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Journal of the American College of Cardiology

A randomized trial of a dedicated bifurcation stent versus provisional stenting in the treatment of coronary bifurcation lesions.


PMID 25677311

Abstract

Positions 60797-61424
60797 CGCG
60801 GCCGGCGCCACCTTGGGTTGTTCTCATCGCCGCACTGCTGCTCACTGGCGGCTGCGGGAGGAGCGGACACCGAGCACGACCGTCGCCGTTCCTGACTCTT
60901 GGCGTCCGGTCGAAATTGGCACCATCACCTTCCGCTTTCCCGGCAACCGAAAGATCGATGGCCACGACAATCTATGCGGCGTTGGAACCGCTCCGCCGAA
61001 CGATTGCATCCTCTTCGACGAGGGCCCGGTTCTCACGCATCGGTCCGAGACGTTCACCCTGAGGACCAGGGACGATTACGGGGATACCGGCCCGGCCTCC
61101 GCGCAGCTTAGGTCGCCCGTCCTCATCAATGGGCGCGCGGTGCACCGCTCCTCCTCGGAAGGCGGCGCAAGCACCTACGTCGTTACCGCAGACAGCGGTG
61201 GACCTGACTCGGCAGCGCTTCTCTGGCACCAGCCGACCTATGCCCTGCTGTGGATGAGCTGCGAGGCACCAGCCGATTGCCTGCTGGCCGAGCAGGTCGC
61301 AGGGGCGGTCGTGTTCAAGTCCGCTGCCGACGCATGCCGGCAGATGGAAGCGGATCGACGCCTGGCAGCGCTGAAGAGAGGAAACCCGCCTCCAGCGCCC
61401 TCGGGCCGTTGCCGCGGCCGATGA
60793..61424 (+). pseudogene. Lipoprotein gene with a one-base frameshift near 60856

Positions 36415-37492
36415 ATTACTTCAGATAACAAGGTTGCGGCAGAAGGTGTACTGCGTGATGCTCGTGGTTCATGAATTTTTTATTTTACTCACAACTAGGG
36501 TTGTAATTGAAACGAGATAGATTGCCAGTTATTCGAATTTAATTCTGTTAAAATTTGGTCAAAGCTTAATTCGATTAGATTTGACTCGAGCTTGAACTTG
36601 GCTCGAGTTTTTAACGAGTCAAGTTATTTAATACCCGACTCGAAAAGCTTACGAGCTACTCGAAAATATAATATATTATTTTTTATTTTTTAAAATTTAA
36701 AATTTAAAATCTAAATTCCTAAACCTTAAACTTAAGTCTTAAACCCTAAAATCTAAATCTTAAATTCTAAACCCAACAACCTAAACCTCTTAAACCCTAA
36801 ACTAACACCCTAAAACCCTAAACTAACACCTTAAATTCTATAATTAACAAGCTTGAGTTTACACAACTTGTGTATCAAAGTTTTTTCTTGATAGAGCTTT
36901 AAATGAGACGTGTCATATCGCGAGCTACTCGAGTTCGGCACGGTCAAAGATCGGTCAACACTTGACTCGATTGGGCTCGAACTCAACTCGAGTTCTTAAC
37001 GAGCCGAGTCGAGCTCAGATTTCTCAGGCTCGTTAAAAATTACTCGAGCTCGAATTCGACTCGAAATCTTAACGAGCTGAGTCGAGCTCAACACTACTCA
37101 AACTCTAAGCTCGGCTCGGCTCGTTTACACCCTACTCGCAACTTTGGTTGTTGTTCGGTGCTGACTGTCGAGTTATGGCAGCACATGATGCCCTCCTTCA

Bifurcation lesions are frequent among patients with symptomatic coronary disease treated by percutaneous coronary intervention. Current evidence recommends a conservative (provisional) approach when treating the side branch (SB). The TRYTON (Prospective, Single Blind, Randomized Controlled Study to Evaluate the Safety & Effectiveness of the Tryton Side Branch Stent Used With DES in Treatment of de Novo Bifurcation Lesions in the Main Branch & Side Branch in Native Coronaries) bifurcation trial sought to compare treatment of de novo true bifurcation lesions using a dedicated bifurcation stent or SB balloon angioplasty. We randomly assigned patients with true bifurcation lesions to a main vessel stent plus provisional stenting or the bifurcation stent. The primary endpoint (powered for noninferiority) was target vessel failure (TVF) (cardiac death, target vessel myocardial infarction, and target vessel revascularization). The secondary angiographic endpoint (powered for superiority) was in-segment percent diameter stenosis of the SB at 9 months. We randomized 704 patients with bifurcation coronary lesions at 58 centers (30 from Europe and 28 from the United States). At 9 months, TVF was 17.4% in the bifurcation stent group compared with 12.8% in the provisional group (p=0.11), mainly because of a higher periprocedural myocardial infarction rate (13.6% vs. 10.1%, p=0.19). The TVF difference of +4.6% (2-sided 95% confidence interval: -1.0 to 10.3; upper limit of the 1-sided 95% confidence interval: 10.3) was not within the pre-specified noninferiority margin of 5.5% (p=0.42 for noninferiority). The SB in-segment diameter stenosis among the angiographic cohort was lower in the bifurcation stent group compared with the provisional group (31.6% vs. 38.6%, p=0.002 for superiority), with no difference in binary restenosis rates (diameter stenosis≥50%) at 9 months follow-up (22.6% vs. 26.8%, p=0.44). Provisional stenting should remain the preferred strategy for treatment of non-left main true coronary bifurcation lesions. (Prospective, Single Blind, Randomized Controlled Study to Evaluate the Safety & Effectiveness of the Tryton Side Branch Stent Used With DES in Treatment of de Novo Bifurcation Lesions in the Main Branch & Side Branch in Native Coronaries [TRYTON]; NCT01258972).

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